By Joe Conason
Before Rudolph W. Giuliani started to run for president, he specialized in writing books and delivering inspirational lectures on the topic of “leadership,” which is the theme for his campaign. He is telling America that in a time of war and terror, he is the leader we need. And he seems to be saying that the determination of “the leader” matters more than where the leader wants to take us or whether he knows where he is going.
If that sounds like the same primitive mind-set behind our current disaster, then consider yourself forewarned. Giuliani is a fervent admirer of George W. Bush—whose election he considers a result of “divine guidance”—and a dauntless supporter of the war in Iraq, which resulted from exactly the kind of leadership he advocates. Despite that highly unpopular position, the former New York City mayor leads the Republican presidential field in many polls.
Much of the Giuliani appeal is based on his admirable performance in the immediate aftermath of the Sept. 11 terrorist attacks. He has profited personally and politically from the real leadership he provided then. But his ambitions demand a dispassionate examination of his ideas and his record.
Giuliani’s fundamental argument is that 9/11 endowed him with special qualifications for the job he is seeking. “What they say in Washington is not going to affect the fact that there are terrorists around the world that are planning to come here and kill us,” he told voters in Iowa. “It is something I understand better than anyone else running for president.”
What exactly does he mean? If he is suggesting that he should be trusted to make critical judgments about national security and foreign policy, there is plenty of contrary evidence.
During the months and years leading up to 9/11—as reporters Wayne Barrett and Dan Collins proved in “Grand Illusion: The Untold Story of Rudy Giuliani and 9/11,” their superb book debunking much of the “America’s Mayor” mythology—he made decisions as mayor that would later prove disastrous.
Against the advice of real experts, he stubbornly insisted on placing his immensely expensive emergency command center in a World Trade Center building, although terrorists had struck there already and were determined to do so again. The command center went down with the rest of Ground Zero, leaving the mayor and his aides to wander downtown as the buildings fell.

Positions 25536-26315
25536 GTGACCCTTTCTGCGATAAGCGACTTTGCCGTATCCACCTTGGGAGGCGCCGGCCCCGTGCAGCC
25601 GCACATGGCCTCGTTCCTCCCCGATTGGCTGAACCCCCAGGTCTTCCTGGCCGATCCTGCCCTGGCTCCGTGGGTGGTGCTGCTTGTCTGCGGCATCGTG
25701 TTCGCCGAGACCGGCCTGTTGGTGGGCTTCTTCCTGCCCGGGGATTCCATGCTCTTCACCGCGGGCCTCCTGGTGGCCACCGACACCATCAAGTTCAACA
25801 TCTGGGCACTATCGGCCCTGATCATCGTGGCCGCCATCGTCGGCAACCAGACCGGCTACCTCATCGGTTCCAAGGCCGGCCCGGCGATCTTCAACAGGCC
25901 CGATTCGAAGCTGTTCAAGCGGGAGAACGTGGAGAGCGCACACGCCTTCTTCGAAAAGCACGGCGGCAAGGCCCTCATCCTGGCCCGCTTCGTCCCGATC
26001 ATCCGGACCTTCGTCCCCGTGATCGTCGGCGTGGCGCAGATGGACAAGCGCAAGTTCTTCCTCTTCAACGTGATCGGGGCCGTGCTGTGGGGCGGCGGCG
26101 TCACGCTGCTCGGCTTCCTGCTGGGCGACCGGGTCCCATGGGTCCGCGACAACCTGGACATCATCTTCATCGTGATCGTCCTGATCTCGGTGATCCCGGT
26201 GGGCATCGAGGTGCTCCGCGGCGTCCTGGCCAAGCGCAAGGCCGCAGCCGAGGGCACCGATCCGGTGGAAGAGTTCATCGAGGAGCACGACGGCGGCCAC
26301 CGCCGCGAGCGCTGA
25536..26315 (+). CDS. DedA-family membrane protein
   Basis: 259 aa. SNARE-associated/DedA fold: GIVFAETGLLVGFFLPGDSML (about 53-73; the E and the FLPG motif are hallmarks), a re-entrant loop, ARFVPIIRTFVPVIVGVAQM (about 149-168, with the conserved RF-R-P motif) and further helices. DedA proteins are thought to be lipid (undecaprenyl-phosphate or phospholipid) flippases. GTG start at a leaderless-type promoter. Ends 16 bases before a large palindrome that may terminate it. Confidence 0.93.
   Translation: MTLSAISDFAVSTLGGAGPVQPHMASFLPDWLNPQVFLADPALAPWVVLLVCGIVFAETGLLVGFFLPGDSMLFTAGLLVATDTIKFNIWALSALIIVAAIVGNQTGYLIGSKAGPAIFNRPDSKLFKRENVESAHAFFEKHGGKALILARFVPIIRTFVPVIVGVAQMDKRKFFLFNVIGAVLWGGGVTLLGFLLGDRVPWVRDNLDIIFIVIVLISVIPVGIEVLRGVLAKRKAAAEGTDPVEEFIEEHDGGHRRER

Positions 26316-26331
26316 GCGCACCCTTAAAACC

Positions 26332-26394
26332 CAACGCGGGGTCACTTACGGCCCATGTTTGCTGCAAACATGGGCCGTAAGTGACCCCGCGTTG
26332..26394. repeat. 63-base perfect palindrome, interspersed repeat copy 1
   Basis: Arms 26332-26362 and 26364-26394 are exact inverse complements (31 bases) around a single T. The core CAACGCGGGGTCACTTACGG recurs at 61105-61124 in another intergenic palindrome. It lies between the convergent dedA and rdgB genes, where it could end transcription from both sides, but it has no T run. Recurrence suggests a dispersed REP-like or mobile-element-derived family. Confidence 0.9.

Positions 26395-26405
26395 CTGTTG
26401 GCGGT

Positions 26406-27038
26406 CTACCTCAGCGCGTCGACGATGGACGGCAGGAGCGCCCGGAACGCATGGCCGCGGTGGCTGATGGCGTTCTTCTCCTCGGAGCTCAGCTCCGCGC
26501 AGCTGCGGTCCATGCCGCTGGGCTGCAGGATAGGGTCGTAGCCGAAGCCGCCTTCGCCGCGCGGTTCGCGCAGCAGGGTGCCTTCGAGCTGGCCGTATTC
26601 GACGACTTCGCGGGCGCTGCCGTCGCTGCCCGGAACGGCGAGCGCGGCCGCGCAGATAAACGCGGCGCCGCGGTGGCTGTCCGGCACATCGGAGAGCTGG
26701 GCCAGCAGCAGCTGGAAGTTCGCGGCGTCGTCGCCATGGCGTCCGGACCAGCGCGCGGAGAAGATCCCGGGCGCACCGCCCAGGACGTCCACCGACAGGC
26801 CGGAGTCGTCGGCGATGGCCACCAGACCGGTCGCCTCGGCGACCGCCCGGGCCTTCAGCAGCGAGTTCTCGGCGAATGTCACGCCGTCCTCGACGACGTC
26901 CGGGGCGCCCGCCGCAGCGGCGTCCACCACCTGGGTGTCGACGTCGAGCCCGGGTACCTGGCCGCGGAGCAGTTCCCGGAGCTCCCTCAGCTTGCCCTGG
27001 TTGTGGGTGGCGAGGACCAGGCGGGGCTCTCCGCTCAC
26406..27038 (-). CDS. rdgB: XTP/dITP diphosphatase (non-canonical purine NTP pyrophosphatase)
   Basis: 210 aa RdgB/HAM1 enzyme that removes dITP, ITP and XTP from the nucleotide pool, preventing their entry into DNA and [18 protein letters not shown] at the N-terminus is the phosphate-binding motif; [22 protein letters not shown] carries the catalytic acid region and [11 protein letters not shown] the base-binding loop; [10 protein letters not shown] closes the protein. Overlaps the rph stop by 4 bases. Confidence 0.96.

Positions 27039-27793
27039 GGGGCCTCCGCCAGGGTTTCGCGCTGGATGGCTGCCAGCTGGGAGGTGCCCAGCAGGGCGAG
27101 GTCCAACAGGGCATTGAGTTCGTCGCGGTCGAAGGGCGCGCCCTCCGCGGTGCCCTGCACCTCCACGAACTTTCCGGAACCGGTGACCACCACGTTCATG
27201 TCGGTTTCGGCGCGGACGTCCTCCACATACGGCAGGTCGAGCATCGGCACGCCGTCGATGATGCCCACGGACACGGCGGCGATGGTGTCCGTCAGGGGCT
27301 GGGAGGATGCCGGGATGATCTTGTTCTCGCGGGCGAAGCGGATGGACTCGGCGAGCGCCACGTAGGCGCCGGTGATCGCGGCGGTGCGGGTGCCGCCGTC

Their frantic efforts to cope with the disaster were lethally hindered by faulty communications equipment purchased by the Giuliani administration—also against the advice of experts who knew better. Such fateful errors are more troubling when viewed against the backdrop of political and financial influences that probably distorted the decision-making process.
Yet while Giuliani is often wrong, he is never uncertain. That same attitude prevailed in his promotion of the dubious Bernard Kerik to police commissioner. By the time Giuliani appointed him to head the New York Police Department in 2000, evidence of Kerik’s ties with a mob-connected construction company had emerged in a background investigation. Kerik had obtained jobs for his brother and his best friend with that company, and interceded with city authorities on the firm’s behalf. Moreover, federal prosecutors had indicted Kerik’s friend, Lawrence Ray, along with a reputed Gambino crime-family figure.
In testimony before a Bronx grand jury investigating Kerik last year, Giuliani didn’t deny that he had been briefed on those issues before promoting his former bodyguard to the office of police commissioner. But he insisted that he didn’t remember that briefing—and noted that his investigators had “cleared” Kerik.
No doubt Giuliani’s dim recall allowed him to enthusiastically recommend Kerik to President Bush as a suitable candidate for secretary of Homeland Security in late 2004. That ruinous choice was averted only because New York newspapers published timely exposes of Kerik’s embarrassing past. Giuliani now says he “assumed responsibility” for the “mistake” of recommending his old friend and business partner.
There is a persistent flaw in Giuliani that makes such errors inevitable. He promoted Kerik because he preferred the loyal sycophant to William Bratton, the smart, independent and competent police commissioner whom he had fired. He ignored the threat of terrorism until it was too late, and arrogantly rejected the advice of those who knew more than he did.
Over the past six years, this brand of leadership has become all too familiar. We don’t need it anymore. In fact, we never did.
Joe Conason writes for the New York Observer
© 2007 Creators Syndicate Inc.